Quote of the Day: Lin-Chi

James Gardens - Toronto

James Gardens – Toronto

“In the eye it’s called seeing. In the ear it’s called hearing. In the nose it smells odors. In the mouth it holds conversation. In the hand it grasps and seizes. In the feet it runs and carries.”
~ Lin-Chi
on the Man of No Rank

– – – – –

What is Lin-Chi pointing at with his words? The answer to the question, “What is ‘it?”

4 thoughts on “Quote of the Day: Lin-Chi

    • At the physical level it certainly is, but I think the deeper meaning of the quote is to look at that which is behind the senses.

      “The Tao that can be spoken is not the eternal Tao; The name that can be named is not the eternal name.”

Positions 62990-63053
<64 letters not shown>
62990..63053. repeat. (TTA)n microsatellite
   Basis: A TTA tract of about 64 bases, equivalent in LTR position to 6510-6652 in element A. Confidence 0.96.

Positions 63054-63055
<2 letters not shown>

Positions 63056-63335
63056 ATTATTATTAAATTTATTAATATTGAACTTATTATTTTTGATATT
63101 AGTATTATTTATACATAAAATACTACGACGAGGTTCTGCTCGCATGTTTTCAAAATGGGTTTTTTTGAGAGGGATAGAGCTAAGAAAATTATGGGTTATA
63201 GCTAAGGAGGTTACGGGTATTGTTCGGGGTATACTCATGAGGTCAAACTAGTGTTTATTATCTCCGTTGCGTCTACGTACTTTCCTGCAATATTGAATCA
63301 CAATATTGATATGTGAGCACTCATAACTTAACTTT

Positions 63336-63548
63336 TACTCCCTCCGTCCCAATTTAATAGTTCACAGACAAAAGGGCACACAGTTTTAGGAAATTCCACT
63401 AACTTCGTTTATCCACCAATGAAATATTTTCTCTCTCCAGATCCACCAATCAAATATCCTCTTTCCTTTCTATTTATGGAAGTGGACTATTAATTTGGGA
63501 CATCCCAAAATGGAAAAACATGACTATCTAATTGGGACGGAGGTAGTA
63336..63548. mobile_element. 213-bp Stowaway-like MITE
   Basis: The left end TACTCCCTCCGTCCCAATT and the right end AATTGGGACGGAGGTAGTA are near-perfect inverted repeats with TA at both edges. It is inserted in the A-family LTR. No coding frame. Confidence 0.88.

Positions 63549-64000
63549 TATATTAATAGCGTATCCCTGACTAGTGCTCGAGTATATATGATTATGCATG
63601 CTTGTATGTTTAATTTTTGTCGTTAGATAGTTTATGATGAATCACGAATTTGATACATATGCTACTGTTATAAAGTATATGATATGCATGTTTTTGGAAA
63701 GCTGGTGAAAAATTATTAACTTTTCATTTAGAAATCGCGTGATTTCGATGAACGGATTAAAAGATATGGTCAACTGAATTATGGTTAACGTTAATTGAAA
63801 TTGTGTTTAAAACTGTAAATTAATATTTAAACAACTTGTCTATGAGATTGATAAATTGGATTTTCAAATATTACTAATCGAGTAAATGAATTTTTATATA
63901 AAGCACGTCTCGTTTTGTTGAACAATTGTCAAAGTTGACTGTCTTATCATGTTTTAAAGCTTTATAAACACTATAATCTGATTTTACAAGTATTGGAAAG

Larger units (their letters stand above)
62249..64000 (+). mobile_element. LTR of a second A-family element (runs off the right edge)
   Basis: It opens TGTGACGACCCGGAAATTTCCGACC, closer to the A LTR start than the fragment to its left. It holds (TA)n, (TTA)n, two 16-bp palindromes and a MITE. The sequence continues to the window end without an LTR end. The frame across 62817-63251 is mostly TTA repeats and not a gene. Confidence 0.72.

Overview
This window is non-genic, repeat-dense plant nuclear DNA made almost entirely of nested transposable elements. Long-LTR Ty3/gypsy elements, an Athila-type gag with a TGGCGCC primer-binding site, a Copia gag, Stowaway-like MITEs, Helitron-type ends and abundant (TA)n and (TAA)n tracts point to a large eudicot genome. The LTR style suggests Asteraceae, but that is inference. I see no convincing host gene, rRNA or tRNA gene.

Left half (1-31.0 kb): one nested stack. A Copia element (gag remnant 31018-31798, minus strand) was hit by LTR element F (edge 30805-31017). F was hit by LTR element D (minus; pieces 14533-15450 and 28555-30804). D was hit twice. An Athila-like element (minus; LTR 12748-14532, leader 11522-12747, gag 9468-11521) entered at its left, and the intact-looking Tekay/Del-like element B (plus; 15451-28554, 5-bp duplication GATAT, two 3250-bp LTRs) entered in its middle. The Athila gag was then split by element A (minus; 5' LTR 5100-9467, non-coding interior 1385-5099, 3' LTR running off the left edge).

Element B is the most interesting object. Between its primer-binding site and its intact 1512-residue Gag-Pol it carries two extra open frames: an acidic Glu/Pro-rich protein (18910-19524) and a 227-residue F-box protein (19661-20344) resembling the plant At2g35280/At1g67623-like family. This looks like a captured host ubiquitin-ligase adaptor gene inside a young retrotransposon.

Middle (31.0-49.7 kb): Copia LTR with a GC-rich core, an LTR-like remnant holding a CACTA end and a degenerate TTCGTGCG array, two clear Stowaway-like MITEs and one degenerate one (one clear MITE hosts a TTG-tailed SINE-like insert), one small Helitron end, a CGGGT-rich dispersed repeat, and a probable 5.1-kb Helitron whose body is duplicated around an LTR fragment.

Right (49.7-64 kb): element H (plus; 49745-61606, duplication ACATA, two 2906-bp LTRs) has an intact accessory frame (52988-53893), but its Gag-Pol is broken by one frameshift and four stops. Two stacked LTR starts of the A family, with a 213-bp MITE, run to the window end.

As soon as ‘it’ is given a location or a concept, it is no longer the ‘it’ we were originally talking about! Zen masters often spoke this way to help their students realize that ‘it’ is the Absolute consciousness of undifferentiated reality.


        • Oh you’re very welcome 🙂 That is simply my current understanding; there may be much more to it that I have yet to discover! I think it would be great to discuss with a group.

          Grandmaster Wong Kiew Kit has written a book called ‘The Complete Book of Zen’ which helped me begin to understand these concepts like no other piece of literature has. Reading it is like having the benefit of a master who speaks your own language at your side for the duration of your studying the book. I feel like simply going through the book once does a lot to raise your conscious and spiritual awareness, if you are prepared and open to receiving such benefits!


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